Famous for its Film Festival, Sitges offers several other charming attractions, such as its endless beaches and Mediterranean vegetation.

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An enclave fit for the big screen.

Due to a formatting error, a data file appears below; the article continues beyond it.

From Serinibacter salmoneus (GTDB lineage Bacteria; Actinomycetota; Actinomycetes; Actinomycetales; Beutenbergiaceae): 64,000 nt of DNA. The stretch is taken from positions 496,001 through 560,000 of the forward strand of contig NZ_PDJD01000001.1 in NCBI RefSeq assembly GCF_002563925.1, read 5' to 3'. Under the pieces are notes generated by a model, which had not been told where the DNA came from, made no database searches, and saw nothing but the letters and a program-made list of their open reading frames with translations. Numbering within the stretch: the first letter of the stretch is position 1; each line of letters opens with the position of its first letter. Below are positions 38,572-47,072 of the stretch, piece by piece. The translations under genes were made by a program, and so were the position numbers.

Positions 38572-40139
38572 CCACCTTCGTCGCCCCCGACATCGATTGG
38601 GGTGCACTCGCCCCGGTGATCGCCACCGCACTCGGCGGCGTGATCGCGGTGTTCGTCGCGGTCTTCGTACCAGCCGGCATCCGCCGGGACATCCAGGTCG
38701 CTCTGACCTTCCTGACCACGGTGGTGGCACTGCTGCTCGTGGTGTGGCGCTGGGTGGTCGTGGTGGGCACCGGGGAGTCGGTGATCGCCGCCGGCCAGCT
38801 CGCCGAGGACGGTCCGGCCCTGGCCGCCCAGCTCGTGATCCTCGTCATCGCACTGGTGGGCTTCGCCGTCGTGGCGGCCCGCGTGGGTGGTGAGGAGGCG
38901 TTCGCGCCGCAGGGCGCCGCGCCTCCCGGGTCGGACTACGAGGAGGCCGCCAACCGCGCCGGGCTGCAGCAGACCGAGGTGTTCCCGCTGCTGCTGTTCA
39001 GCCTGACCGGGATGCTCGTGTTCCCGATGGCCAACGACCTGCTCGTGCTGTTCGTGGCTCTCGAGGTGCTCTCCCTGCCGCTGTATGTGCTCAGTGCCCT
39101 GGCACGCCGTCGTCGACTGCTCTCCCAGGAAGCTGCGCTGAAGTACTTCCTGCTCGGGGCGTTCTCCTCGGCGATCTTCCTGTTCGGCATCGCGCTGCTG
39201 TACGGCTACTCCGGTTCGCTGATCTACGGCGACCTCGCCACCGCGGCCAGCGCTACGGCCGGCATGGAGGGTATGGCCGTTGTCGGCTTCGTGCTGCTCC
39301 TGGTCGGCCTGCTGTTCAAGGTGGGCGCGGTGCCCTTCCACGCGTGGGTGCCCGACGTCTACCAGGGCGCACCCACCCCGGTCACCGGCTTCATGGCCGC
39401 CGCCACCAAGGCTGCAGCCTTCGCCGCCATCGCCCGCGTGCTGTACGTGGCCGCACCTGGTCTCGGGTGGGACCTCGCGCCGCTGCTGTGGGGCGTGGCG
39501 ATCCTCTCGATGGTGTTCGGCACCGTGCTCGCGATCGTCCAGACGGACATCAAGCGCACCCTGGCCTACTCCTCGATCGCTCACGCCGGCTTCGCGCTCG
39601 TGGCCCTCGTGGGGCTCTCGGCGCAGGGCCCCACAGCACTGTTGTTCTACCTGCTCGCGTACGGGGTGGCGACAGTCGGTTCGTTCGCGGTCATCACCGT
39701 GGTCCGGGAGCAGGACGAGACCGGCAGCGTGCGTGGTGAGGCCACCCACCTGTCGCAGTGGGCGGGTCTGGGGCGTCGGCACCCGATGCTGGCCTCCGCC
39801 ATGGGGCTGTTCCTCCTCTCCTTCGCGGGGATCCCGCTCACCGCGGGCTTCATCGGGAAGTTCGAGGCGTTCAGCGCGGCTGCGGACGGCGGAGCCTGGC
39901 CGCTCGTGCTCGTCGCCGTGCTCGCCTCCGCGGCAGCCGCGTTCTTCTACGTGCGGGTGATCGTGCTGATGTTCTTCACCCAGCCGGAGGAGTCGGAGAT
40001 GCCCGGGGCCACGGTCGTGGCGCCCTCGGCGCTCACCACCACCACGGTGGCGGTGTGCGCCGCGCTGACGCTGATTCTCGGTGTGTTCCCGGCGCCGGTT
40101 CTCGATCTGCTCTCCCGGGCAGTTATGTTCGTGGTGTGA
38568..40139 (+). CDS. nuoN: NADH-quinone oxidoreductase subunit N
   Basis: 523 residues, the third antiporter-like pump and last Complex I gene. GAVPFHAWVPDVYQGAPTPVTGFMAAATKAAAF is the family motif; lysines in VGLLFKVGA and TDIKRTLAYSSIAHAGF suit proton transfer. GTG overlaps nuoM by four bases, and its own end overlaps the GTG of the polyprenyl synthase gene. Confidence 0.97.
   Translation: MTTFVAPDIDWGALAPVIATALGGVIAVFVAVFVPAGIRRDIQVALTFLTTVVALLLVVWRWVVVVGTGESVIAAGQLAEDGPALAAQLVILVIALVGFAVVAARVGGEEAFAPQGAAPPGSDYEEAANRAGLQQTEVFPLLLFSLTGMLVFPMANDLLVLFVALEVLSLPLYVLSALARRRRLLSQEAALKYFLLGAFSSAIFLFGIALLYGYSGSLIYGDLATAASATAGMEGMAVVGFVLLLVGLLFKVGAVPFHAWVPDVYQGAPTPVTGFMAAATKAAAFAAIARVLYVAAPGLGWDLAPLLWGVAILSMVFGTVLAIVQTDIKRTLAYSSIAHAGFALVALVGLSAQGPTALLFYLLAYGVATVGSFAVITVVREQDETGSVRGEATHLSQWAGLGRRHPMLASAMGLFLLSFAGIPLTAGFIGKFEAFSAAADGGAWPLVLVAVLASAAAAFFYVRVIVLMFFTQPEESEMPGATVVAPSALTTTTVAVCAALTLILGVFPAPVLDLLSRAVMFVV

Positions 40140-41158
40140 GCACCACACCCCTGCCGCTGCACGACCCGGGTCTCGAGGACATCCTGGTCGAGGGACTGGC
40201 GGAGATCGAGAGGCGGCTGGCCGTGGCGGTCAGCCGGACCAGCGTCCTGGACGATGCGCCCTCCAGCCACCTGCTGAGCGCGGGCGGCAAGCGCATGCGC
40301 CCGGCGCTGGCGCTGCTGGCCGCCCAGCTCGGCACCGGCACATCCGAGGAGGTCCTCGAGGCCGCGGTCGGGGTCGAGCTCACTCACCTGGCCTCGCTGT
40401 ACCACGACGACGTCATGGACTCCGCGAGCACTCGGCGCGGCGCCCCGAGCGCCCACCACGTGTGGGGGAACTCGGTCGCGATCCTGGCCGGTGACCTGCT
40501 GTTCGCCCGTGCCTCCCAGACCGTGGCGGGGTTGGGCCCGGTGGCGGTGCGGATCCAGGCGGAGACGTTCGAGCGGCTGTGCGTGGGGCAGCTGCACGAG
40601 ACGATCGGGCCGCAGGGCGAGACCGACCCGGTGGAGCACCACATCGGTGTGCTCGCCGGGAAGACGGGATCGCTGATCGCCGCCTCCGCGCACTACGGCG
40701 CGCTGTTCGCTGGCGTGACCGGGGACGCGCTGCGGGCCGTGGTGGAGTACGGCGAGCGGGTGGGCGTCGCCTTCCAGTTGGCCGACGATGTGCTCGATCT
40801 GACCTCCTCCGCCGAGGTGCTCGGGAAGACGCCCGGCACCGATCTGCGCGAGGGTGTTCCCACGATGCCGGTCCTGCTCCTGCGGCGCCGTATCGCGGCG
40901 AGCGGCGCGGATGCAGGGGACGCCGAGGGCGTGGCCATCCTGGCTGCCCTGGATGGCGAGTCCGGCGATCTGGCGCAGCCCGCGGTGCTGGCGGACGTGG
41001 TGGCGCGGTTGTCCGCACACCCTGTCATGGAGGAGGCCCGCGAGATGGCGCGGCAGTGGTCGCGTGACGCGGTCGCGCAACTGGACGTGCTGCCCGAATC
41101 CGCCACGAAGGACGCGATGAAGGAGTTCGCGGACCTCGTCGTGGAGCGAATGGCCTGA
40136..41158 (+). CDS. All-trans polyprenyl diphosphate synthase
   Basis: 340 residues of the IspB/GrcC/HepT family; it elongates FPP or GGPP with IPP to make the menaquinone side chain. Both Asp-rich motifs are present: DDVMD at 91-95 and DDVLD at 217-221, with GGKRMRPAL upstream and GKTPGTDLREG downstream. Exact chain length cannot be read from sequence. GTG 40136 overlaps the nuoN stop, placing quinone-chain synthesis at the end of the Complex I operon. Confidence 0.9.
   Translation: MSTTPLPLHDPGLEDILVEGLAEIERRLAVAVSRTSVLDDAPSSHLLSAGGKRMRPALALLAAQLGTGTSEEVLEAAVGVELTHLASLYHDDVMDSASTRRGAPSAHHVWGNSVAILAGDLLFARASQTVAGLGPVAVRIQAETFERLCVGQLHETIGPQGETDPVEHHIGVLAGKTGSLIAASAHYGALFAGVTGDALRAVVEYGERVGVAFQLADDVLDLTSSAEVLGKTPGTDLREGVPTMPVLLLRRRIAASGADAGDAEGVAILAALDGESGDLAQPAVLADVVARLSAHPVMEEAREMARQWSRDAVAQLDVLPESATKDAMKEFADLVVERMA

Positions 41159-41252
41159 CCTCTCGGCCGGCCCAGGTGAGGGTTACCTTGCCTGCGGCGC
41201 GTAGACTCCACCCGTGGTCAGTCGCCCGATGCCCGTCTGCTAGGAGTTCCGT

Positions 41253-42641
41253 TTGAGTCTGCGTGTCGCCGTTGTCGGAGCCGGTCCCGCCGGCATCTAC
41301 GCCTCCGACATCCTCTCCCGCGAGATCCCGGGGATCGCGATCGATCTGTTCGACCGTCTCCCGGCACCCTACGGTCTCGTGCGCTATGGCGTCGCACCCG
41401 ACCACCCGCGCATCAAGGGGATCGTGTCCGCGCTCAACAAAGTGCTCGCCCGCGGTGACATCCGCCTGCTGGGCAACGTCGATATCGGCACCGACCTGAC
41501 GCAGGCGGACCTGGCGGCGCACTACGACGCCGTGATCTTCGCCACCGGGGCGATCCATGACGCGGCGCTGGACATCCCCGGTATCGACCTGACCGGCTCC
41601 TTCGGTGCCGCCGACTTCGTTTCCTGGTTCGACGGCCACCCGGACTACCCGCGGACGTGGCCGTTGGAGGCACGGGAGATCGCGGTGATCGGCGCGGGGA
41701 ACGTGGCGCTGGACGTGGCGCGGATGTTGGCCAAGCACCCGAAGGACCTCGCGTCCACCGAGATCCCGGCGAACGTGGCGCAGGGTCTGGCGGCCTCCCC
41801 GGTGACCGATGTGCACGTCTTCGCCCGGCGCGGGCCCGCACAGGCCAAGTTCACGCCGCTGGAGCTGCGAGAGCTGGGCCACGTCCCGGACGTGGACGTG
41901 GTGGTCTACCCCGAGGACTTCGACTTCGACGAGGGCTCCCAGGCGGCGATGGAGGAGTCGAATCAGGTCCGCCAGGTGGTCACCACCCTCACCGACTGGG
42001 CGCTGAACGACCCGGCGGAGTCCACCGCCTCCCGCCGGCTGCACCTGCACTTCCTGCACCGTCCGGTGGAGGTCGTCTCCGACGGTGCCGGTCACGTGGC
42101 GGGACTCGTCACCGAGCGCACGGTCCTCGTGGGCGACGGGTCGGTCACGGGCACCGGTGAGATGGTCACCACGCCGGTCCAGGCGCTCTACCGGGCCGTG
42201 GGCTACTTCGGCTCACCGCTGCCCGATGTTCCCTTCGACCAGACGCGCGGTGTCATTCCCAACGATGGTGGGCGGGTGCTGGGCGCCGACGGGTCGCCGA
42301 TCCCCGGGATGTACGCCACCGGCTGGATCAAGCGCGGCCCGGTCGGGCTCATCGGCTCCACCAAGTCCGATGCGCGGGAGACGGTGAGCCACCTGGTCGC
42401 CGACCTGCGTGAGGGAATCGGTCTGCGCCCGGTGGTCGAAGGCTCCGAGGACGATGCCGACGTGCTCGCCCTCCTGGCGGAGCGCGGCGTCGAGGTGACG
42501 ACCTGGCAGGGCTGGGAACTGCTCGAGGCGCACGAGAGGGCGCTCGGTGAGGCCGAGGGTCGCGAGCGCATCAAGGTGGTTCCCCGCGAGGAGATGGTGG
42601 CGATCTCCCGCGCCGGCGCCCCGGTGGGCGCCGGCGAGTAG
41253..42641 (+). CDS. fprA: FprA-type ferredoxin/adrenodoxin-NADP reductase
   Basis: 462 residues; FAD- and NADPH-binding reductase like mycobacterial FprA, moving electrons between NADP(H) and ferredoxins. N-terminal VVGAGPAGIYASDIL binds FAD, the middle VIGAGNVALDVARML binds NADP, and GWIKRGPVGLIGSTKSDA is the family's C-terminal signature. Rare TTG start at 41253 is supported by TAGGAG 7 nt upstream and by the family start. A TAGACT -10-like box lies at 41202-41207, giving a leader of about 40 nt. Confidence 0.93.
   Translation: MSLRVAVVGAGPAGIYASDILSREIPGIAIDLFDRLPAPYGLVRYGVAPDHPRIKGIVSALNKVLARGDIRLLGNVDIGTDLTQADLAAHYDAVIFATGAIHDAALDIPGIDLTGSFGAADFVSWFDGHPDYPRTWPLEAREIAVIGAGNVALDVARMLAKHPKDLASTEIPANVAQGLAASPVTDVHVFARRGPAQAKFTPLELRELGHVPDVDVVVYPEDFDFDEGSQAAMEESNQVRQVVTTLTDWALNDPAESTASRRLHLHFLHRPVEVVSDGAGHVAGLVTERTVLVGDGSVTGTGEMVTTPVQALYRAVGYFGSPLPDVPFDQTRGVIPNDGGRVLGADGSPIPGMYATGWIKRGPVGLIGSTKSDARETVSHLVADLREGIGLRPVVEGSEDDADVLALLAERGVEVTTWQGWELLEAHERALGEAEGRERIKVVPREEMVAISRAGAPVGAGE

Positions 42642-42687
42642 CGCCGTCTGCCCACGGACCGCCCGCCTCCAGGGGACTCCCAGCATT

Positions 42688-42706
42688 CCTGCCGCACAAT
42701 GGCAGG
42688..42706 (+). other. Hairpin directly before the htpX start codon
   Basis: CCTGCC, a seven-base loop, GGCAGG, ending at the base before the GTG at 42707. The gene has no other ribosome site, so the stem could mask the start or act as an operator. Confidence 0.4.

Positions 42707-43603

Sitges has managed to stop time. It is a little coastal village, half an hour (around 35 kilometres) from Barcelona. This old fishing village boast a plethora of endless beaches. Like the vast majority of cities in this area, its origins lie in the Roman Empire and peninsula. Used as a gateway to Spain, the Romans built several different settlements, which gave rise to the cities we know today. Despite being famous for hosting the annual International Film Festival, Sitges retains its character of a small village, where everybody knows and greets each other on a daily basis. At the top of the Bartomeu Church (known as ‘La Punta’), you will find cannons facing the sea, which tell the history of the village’s defence against pirate attacks and sieges in the 18th century. Behind here, is the Can Falç Garden, with its white façades, surrounding vegetation and mixture of colours, making it one of the most Mediterranean places you can find. These streets have been the setting for numerous films, including ‘Who Can Kill a Child?’ directed by Ibáñez Serrador.

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